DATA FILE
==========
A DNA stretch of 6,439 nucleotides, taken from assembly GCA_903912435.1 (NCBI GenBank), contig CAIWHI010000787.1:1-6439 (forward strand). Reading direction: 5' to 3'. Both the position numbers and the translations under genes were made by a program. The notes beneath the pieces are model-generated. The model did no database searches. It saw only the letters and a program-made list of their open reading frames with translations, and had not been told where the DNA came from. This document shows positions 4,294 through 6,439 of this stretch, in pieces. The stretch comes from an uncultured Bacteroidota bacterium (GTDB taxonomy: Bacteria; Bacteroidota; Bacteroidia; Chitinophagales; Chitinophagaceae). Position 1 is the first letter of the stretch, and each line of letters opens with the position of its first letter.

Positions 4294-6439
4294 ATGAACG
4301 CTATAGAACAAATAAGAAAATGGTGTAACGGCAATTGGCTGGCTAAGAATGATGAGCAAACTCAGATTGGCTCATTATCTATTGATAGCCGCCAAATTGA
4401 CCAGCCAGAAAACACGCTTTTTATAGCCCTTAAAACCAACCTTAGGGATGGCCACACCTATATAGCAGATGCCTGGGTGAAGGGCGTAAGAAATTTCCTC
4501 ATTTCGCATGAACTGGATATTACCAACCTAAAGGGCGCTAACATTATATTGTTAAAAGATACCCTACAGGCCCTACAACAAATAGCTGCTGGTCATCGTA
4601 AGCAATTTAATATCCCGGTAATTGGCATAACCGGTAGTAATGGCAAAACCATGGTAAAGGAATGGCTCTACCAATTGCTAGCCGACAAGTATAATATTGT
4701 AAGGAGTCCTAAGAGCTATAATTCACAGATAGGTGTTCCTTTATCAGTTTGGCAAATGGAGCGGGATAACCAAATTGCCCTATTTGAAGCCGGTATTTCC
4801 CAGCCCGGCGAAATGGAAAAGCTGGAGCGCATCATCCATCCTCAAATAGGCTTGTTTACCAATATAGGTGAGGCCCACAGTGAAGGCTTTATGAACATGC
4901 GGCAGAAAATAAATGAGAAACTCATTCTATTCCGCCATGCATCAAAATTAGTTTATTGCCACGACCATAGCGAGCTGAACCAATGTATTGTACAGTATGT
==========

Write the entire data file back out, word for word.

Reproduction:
A DNA stretch of 6,439 nucleotides, taken from assembly GCA_903912435.1 (NCBI GenBank), contig CAIWHI010000787.1:1-6439 (forward strand). Reading direction: 5' to 3'. Both the position numbers and the translations under genes were made by a program. The notes beneath the pieces are model-generated. The model did no database searches. It saw only the letters and a program-made list of their open reading frames with translations, and had not been told where the DNA came from. This document shows positions 4,294 through 6,439 of this stretch, in pieces. The stretch comes from an uncultured Bacteroidota bacterium (GTDB taxonomy: Bacteria; Bacteroidota; Bacteroidia; Chitinophagales; Chitinophagaceae). Position 1 is the first letter of the stretch, and each line of letters opens with the position of its first letter.

Positions 4294-6439
4294 ATGAACG
4301 CTATAGAACAAATAAGAAAATGGTGTAACGGCAATTGGCTGGCTAAGAATGATGAGCAAACTCAGATTGGCTCATTATCTATTGATAGCCGCCAAATTGA
4401 CCAGCCAGAAAACACGCTTTTTATAGCCCTTAAAACCAACCTTAGGGATGGCCACACCTATATAGCAGATGCCTGGGTGAAGGGCGTAAGAAATTTCCTC
4501 ATTTCGCATGAACTGGATATTACCAACCTAAAGGGCGCTAACATTATATTGTTAAAAGATACCCTACAGGCCCTACAACAAATAGCTGCTGGTCATCGTA
4601 AGCAATTTAATATCCCGGTAATTGGCATAACCGGTAGTAATGGCAAAACCATGGTAAAGGAATGGCTCTACCAATTGCTAGCCGACAAGTATAATATTGT
4701 AAGGAGTCCTAAGAGCTATAATTCACAGATAGGTGTTCCTTTATCAGTTTGGCAAATGGAGCGGGATAACCAAATTGCCCTATTTGAAGCCGGTATTTCC
4801 CAGCCCGGCGAAATGGAAAAGCTGGAGCGCATCATCCATCCTCAAATAGGCTTGTTTACCAATATAGGTGAGGCCCACAGTGAAGGCTTTATGAACATGC
4901 GGCAGAAAATAAATGAGAAACTCATTCTATTCCGCCATGCATCAAAATTAGTTTATTGCCACGACCATAGCGAGCTGAACCAATGTATTGTACAGTATGT